Your task is to build a vim script or provide a sequence of keystrokes that will operate on a single line of text with up to 140 printable ASCII characters (anywhere in a file, with the cursor starting anywhere in the line) and reverse every space-separated string in the sentence while keeping the strings in the same order.

For example, the input:

roF emos nosaer m'I gnisu a retcarahc-041 timil no siht noitseuq neve hguoht ti t'nseod evlovni .rettiwT RACECAR  

should return:

For some reason I'm using a 140-character limit on this question even though it doesn't involve Twitter. RACECAR  

The script with the fewest characters, or the sequence of the fewest keystrokes, to achieve this result is the winner.

  • 1
    \$\begingroup\$ "For the purposes of this question it's vim only" seems as arbitrary a language-restriction as posting a normal code golf challenge and asking only for answers in C. (And I don't seem to be alone with this opinion.) \$\endgroup\$ Commented Mar 28, 2015 at 18:08
  • 28
    \$\begingroup\$ Why is RACECAR not reversed? \$\endgroup\$
    – orlp
    Commented Mar 28, 2015 at 19:02
  • 3
    \$\begingroup\$ Because it's a palindrome. Try reversing it yourself. \$\endgroup\$
    – Joe Z.
    Commented Mar 28, 2015 at 19:02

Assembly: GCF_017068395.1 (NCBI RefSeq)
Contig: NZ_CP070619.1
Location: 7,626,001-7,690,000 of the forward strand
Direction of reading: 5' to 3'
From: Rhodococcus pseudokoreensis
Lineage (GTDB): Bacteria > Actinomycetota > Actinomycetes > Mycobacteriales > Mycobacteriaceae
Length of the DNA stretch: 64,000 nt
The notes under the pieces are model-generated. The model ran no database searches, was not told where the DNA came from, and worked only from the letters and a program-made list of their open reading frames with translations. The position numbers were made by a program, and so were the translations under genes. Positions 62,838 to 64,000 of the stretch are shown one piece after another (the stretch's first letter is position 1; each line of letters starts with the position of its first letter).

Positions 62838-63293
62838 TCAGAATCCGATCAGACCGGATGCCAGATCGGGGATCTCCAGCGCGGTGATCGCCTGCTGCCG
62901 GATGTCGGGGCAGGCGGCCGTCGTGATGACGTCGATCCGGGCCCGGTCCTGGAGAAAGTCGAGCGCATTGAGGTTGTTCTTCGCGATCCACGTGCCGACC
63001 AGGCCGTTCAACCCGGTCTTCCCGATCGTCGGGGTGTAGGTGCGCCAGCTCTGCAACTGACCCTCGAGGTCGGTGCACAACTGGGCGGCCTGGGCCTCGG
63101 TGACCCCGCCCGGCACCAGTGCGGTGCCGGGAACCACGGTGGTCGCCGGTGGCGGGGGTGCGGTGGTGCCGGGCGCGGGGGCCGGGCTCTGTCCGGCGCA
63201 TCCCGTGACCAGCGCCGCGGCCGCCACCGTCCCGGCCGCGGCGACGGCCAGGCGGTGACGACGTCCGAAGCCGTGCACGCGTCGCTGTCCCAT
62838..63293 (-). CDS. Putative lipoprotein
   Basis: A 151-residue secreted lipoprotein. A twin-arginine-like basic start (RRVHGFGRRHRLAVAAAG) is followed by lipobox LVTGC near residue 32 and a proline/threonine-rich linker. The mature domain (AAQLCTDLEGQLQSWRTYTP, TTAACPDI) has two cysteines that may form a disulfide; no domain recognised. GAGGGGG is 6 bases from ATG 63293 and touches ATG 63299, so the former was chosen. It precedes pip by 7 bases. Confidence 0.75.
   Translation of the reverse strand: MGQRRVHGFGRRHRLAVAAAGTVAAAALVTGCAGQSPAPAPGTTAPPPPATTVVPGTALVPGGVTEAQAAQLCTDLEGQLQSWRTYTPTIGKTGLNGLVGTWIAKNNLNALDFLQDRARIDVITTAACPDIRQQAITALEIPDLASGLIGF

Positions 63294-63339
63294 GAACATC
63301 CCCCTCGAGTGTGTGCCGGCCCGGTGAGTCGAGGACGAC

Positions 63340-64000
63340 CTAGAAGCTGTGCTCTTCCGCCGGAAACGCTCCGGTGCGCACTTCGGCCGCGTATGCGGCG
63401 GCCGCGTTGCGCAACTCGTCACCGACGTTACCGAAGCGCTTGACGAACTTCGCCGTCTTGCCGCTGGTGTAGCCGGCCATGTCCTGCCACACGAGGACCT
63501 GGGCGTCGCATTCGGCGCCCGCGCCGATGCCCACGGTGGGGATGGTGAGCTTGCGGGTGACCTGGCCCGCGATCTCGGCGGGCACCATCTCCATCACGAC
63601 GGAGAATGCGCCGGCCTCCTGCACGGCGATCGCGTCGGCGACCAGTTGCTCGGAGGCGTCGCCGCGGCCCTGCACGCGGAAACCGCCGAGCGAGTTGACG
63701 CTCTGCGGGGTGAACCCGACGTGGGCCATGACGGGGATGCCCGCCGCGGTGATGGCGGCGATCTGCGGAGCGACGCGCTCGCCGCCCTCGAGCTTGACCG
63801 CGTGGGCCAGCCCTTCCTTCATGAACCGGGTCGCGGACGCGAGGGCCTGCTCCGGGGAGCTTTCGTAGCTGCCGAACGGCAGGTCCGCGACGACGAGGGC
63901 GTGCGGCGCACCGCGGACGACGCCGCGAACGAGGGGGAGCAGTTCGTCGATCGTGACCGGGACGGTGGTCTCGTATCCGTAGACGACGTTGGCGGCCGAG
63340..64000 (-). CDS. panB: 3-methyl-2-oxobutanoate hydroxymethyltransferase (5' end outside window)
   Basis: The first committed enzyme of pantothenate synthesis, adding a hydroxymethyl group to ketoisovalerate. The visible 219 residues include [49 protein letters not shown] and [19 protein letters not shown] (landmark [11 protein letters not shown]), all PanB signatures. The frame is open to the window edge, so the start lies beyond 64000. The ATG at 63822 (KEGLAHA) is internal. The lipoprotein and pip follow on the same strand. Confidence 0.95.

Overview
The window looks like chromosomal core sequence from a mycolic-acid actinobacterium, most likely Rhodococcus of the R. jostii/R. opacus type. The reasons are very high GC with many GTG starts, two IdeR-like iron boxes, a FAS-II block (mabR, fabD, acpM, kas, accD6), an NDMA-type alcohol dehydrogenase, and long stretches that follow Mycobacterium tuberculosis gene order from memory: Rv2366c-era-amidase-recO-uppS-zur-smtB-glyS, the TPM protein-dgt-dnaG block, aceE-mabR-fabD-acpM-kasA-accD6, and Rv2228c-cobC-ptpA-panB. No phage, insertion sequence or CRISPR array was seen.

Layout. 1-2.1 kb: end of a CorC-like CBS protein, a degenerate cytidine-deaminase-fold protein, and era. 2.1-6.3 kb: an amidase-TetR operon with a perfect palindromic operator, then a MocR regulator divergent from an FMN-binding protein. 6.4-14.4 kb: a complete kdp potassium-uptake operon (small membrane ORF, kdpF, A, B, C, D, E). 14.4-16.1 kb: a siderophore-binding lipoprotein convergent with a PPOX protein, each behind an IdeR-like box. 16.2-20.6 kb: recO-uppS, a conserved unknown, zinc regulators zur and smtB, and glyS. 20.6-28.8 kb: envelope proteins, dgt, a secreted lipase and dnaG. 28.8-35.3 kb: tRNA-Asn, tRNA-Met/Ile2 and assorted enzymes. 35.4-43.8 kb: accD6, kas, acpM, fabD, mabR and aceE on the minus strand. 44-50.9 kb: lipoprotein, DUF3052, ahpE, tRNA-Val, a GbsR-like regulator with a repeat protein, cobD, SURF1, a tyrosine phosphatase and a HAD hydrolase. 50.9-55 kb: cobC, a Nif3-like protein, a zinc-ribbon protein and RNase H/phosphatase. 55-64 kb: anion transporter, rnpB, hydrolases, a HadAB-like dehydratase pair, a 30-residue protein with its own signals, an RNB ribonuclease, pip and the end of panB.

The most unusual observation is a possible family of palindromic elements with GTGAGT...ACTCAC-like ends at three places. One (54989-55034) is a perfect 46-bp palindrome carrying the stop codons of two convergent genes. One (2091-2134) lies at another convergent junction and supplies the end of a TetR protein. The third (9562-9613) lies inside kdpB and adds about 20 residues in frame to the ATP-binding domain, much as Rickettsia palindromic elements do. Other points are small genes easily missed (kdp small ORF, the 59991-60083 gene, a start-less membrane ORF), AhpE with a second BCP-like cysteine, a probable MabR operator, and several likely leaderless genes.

• 2
    \$\begingroup\$ Wow, I'm stupid. Derp. \$\endgroup\$
    – orlp
    Commented Mar 28, 2015 at 19:03
  • 7
    \$\begingroup\$ @orlp Lol. I thought you were joking. \$\endgroup\$
    – mbomb007
    Commented Mar 29, 2015 at 2:12

2 Answers 2


28 25 24 keystrokes

:se ri<CR>^qqct <C-r>"<Esc>f l@qq@q

Recursive macro, I assume that Ctrl-r counts as one keystroke.

The hardest part was to make sure the macro stays on the same line and does not destroy the rest of the file.

  • \$\begingroup\$ You could use cE instead of ct , if it wasn't ending the macro. But you can use W instead of f l to save 2 strokes. \$\endgroup\$
    – Caek
    Commented Mar 29, 2015 at 23:43
  • \$\begingroup\$ @Caek Wrong x2. Guess what cE does when the cursor is at the beginning of a retcarahc-041? And guess what W does when we're at the end of the line? \$\endgroup\$
    – orlp
    Commented Mar 30, 2015 at 0:39
  • \$\begingroup\$ Note the capital E. lowercase e would go until the dash, capital E would go until the next space. I just tried it to confirm. \$\endgroup\$
    – Caek
    Commented Mar 30, 2015 at 0:46
  • \$\begingroup\$ try: :set ri<Enter>^qqct <C-r>"<Esc>W@qq@q for 23. \$\endgroup\$
    – Caek
    Commented Mar 30, 2015 at 0:49
  • \$\begingroup\$ @Caek That won't work. And regarding E, I know what it does. I was referring that cE<C-r><Esc> would turn a retcarahc-041 into 140-character a, AKA it would swap the words. \$\endgroup\$
    – orlp
    Commented Mar 30, 2015 at 1:13

24 keystrokes

ma:s/ /\r/g

I know this question is very old, but I love vimgolf so I couldn't not post an answer on one of the few vim-specific challenges on the site. Plus this solution is tied with Orlp's.

Just like Orlp said, the hardest part was making sure that the rest of the buffer was unmodified. If it weren't for that restriction, we could simply do:

:s/ /\r/g

(19 keystrokes) but we need a little bit more to keep it buffer-safe. This assumes a unix environment.


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